Directed by Robert Eggers, and based of the real-life accounts of 16th century New England puritans, The Witch tells the story of a small puritan family who have recently been banished from their immigrant village on account of religious blasphemy.  William, Katherine, Thomasin, Caleb, Jonas, and Mercy must now fend for themselves by raising a farm in the middle of a forsaken (and possibly haunted) swampland. Without the aid of any nearby villagers, the family is faced with a terrifying ultimatum: either grow food or starve to death.  When crops fail to sprout however, William (Ralph Ineson), the family patriarch, suspects his children have been involved with witchcraft and dabbling in occult affairs. Members of the family then begin one by one to descend into a terrifying spiral of religiously-fuelled madness and savagery.

Part supernatural horror, part paranoid thriller, The Witch is a genuinely spooky take on the occult and the terrorizing effects religious devotion can have on one’s psyche. Thankfully, it is a meticulously crafted as it is terrifying, making The Witch the most artistically minded horror since 2014’s Under The Skin.

The Witch is one of those rare films you just don’t watch but experience; you can feel the sense of impending dread seeping out from the screen as you watch characters slowly peel back the mystery and evil that exists within the nearby woods. Boasting an immaculate production design that effectively recalls the early 1600’s, the film accurately recalls a time and place when religious paranoia fueled all aspects of life.  The film’s dialogue is even written word-by-word from historical transcripts and rendered by the actors in heavy, old-english accents. This kind of attention to detail might throw some viewers off (especially those with an aversion to period pieces) and the slow timing during the film’s first act ensures only those with a bit a patience will brave the film’s nightmarish climax.

This film is dark – extremely dark – figuratively and literally, (I doubt some scenes will even be visible when screened in a lightened room) which adds immensely to its haunting quality. Dimly lit landscapes covered in impenetrable greys add a surreal and menacing atmosphere. With one hell of an unsettling score, The Witch creates subtle psychological tension from the things we don’t see onscreen rather than relying on tiring jump scares.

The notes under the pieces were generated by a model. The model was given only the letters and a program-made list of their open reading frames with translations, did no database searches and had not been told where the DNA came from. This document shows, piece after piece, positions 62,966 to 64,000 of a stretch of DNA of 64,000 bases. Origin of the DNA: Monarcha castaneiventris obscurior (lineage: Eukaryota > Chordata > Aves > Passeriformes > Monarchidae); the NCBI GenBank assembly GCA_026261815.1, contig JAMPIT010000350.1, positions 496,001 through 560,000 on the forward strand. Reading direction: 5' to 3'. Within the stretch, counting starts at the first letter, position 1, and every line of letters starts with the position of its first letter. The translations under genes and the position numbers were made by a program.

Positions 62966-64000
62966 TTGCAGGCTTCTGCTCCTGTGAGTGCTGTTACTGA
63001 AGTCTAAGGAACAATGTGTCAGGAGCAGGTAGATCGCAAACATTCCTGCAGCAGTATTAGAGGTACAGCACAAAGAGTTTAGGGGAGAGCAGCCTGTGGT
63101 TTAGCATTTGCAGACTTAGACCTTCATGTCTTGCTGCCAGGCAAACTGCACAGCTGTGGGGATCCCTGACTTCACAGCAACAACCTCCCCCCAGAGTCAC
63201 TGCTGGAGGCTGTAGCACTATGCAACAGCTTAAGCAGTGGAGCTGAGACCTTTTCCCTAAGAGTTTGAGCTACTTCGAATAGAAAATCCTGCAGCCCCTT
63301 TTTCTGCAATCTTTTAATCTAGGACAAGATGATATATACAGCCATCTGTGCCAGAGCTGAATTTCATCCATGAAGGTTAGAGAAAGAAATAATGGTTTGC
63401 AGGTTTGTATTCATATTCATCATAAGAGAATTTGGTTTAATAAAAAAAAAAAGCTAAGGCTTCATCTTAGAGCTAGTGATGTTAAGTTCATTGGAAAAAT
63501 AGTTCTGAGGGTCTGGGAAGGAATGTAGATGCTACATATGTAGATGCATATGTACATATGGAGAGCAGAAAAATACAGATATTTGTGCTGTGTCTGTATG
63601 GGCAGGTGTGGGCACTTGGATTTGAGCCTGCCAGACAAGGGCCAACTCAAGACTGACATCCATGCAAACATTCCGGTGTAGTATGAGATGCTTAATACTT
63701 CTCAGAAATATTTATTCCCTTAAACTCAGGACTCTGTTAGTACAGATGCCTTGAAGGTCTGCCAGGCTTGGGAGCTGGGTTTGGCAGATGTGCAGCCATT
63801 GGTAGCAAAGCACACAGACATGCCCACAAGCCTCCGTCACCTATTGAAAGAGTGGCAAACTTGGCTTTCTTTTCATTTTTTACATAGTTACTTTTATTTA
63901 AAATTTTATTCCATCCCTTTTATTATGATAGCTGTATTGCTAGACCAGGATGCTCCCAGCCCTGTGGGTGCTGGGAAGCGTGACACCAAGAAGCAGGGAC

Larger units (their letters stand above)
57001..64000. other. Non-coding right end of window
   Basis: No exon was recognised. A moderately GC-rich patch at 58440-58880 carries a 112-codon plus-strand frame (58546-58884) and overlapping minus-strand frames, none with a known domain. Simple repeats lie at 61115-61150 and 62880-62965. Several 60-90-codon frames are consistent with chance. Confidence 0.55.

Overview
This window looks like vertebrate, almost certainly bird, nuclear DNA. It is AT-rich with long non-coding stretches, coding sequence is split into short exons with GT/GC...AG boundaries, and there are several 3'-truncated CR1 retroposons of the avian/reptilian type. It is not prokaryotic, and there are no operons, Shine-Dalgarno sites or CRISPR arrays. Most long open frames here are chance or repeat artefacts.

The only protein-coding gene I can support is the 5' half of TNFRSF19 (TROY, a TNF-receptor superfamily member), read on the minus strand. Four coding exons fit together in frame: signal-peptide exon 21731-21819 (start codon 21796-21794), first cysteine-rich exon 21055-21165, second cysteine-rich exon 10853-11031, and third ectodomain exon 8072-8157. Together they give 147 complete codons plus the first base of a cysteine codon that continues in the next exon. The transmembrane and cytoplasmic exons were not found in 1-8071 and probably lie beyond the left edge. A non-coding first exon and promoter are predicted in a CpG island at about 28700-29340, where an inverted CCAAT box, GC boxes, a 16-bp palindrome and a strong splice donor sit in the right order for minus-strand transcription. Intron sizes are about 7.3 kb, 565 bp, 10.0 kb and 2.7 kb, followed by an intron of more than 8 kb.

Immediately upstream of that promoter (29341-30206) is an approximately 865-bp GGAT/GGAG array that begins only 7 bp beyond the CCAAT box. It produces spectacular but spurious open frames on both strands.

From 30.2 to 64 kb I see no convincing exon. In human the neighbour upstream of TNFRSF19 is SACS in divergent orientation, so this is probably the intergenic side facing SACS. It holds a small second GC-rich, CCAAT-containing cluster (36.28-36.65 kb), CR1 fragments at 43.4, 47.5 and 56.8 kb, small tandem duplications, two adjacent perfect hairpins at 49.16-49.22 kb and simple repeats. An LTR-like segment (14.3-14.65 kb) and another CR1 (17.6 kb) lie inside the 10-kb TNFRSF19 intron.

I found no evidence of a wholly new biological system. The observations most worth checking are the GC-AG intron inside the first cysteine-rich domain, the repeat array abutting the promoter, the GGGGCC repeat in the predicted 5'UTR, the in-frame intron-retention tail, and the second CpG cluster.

Bottom Line: The Witch is a throwback to the great horror films of the 70’s, but delivered in such a visceral fashion that the ultimate effect is hard to shake off; I literally had dreams (nightmares?) about this thing weeks after seeing it.


Rating: 8/10 

Film Recipe: The Wicker Man (1973) + The Shining (1980) + The Exorcist (1973)

Anomalisa (2016 Sundance)

28 Jan

What does it mean to be human?

Perhaps no other question has plagued writer/director Charlie Kaufman throughout his work than this age-old existential dilemma. Co-directed with Duke Johnson, Anomalisa marks the first animated film from Kauffman, with all the characters taking the form of stop-motion puppets. It’s a brave choice to render a deeply human artistic vision with inhuman objects, but somehow it all works so well. These characters feel and look familiar enough to be incredibly relatable while still maintaining their foreign and still-life properties through the wall of puppetry.  Anomalisa unfolds itself in a sort of hallucinogenic, dream-like state, with each scene blending into the next until a narrative starts to take shape:

The film focuses on Thomas Stone, a sort of well known cheerleader for customer service reps nationwide, as he has been summoned to speak in Cincinnati Ohio for a business convention. Unfortunately, Stone seems to be suffering from some sort of psychological breakdown, one that makes him inept to connect with others around him – despite their obvious love and adoration for him. Stone sees everyone else in the world as “the same”; simple replicas of one another without any depth, feeling, or emotion. Stone is miserable man, plagued with the mindless existence of others, until he meets someone who, by chance is “different….. a real person.” This prompts Stone to reconsider his options, in order lead a fulfilling life of love and authentic connection.

Johnson and Kaufman pay special attention to the small details in the world of Anomalisa; it doesn’t matter if they are the physical details of the production itself (every set piece was painstakingly crafted and animated by hand) or the subtle character details that make these puppets spring to life and take on the personas of real people. Financed entirely from funds through fans from Kickstarter, Anomalisa is one of those quiet films that makes an impact through its many smaller parts. It plays like a short film actually, with a only a few interior set pieces being used, but it’s incredibly powerful in its message and, ultimately, hauntingly truthful. Though there are some jarring and awkward moments (one particular scene featuring puppet sex drags tragically for too long) it’s intimate ideas about loneliness, desperation, self-consciousness and connection somehow become incredibly poignant as the film progresses, and even more so after the credits roll and you are left to reflect on what you have just seen.  It might not have the towering ambition of Synecdoche New York, the meta, self-awareness of Adaptation, or the Inception-esc surrealism of Eternal Sunshine of the Spotless Mind, but Anomalisa is singularly Kaufman’s most restrained and intimate work.